The early-’80s smash hit TV series doesn’t exactly hold up to repeated viewings. Watching it now kind of makes you wonder how it ever got to be a smash hit. Watching the new film that somehow evaded Hollywood’s TV-to-film craze all these years isn’t going to get any uninitiated viewers interested in checking out those old shows. Nor will it make fans of the series very happy.
Oh, the gang is all there: cool and calm Col. Hannibal Smith (Liam Neeson), hyperactive loverboy Faceman Peck (Bradley Cooper), seething B.A. Baracus (Rampage Jackson, looking and acting frighteningly like Mr. T), and probably crazy Murdock (Sharlto Copley, most recently starring in District 9).
Amid the film’s action and yelling and gunfire and loud music, there are stories of bad guys beating up on good guys, of good guys being framed, of crime and punishment and revenge and, in sticking with the original’s format and message, friendship and camaraderie being more important than anything else.
So here are our four unruly heroes, bonded at the hip only because they’re all Army Rangers, regularly called upon for clandestine black ops missions only when nobody else can do the job. And they always get the job done, no matter how nasty the assignment, no matter how many bodies must fall or how many inanimate objects need to be destroyed. They are, as one armed forces higher-up whispers, a valuable military asset.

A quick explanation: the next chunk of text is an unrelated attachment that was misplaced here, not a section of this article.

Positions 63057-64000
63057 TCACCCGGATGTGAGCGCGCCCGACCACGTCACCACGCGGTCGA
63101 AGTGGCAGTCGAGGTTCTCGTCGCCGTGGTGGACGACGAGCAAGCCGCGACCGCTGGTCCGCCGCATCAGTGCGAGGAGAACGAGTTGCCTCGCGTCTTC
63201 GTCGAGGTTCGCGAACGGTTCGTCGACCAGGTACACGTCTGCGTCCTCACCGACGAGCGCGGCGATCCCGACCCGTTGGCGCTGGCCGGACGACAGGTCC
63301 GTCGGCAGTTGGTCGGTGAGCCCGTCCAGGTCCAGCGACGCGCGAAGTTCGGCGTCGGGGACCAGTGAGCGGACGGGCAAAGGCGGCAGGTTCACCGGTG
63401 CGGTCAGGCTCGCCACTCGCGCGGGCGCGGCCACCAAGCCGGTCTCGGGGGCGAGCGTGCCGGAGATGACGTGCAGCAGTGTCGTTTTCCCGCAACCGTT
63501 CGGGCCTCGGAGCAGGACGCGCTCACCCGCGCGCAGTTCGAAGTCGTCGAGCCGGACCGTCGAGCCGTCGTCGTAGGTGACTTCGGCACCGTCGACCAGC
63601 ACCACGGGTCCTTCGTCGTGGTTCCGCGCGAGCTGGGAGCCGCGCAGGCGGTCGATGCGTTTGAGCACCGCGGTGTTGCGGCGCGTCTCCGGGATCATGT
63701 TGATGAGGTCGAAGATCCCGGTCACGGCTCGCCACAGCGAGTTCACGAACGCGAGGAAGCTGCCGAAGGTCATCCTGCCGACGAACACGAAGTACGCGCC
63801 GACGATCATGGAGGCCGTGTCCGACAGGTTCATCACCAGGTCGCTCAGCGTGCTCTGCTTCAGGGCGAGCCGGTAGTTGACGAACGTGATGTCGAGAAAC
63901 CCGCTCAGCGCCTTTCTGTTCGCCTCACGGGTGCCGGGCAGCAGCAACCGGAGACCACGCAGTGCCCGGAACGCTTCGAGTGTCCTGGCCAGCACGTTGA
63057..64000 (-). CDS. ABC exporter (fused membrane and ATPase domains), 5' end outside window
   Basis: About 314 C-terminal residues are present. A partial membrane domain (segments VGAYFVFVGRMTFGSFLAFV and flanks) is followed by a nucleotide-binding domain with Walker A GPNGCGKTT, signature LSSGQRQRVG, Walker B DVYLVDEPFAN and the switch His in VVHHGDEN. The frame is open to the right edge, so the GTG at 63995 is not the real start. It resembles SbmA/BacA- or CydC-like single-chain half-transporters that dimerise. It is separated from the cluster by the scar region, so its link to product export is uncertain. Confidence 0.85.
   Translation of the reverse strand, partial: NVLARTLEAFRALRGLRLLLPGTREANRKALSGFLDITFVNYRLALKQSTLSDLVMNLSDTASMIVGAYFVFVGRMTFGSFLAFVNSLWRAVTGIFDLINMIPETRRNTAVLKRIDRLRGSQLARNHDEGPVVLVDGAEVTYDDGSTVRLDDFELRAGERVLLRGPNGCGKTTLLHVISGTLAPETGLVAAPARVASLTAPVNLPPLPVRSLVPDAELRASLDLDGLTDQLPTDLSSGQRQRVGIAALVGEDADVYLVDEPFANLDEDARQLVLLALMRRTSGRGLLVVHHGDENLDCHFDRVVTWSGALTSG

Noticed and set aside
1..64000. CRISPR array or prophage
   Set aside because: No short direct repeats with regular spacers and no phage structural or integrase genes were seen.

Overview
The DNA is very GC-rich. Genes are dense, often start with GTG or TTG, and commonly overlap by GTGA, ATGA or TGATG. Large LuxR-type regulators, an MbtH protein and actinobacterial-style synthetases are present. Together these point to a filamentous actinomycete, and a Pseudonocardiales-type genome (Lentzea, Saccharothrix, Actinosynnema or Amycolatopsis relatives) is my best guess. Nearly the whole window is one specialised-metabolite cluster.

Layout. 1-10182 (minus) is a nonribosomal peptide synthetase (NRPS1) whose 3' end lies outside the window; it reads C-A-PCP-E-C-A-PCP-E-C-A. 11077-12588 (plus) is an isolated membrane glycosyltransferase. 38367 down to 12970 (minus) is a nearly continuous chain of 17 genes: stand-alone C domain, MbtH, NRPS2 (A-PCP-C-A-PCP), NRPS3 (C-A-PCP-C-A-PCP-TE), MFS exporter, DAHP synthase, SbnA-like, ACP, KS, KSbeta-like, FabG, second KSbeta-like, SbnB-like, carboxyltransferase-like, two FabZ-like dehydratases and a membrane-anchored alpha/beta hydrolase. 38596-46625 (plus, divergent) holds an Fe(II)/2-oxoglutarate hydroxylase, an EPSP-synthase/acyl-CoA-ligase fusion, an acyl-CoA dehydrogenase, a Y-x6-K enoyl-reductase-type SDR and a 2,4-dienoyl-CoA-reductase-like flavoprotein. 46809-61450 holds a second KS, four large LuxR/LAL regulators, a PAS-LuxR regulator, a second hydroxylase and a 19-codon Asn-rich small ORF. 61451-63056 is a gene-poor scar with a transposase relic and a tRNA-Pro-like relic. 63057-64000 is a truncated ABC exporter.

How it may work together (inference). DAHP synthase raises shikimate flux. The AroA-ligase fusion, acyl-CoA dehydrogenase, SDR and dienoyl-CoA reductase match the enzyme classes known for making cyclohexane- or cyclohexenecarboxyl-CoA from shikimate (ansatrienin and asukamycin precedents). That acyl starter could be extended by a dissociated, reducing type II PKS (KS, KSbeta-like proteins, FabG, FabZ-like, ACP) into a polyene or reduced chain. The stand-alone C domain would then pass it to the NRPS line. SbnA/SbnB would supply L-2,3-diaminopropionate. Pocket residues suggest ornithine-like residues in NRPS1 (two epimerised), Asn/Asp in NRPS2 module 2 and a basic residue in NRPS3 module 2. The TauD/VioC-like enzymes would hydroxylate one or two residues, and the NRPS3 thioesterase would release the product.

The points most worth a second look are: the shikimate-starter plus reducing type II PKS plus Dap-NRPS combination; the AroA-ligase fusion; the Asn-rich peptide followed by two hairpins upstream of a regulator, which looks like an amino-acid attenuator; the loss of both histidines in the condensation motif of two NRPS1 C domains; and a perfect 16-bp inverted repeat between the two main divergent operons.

Actually, in this rather sanitized movie, they get by more with faking accents, picking pockets, and stealing large objects (and kisses) than by killing people. And by having a plan … no matter how convoluted.
Alas, that’s part of the film’s problem. Everything is complicated, from too-close close-ups to myriad random storylines to a bad case of too many crooks spoiling the plot.
We get a central story of a search for high-quality counterfeit Ben Franklin plates, a funny nod to the current 3D movie craze, a few quiet moments to move along different characters’ situations, a straight-laced Army captain (Jessica Biel) who’s more annoying than formidable, and a flurry of visual effects that are overdone to the point of looking like rejected Michael Bay sequences.
There are some good actors aboard, but their talents take a back seat to blowing things up. Yeah, that can be fun for a while, but this all would’ve worked much better as a trimmed-down one-hour TV episode. Too bad no one had that plan.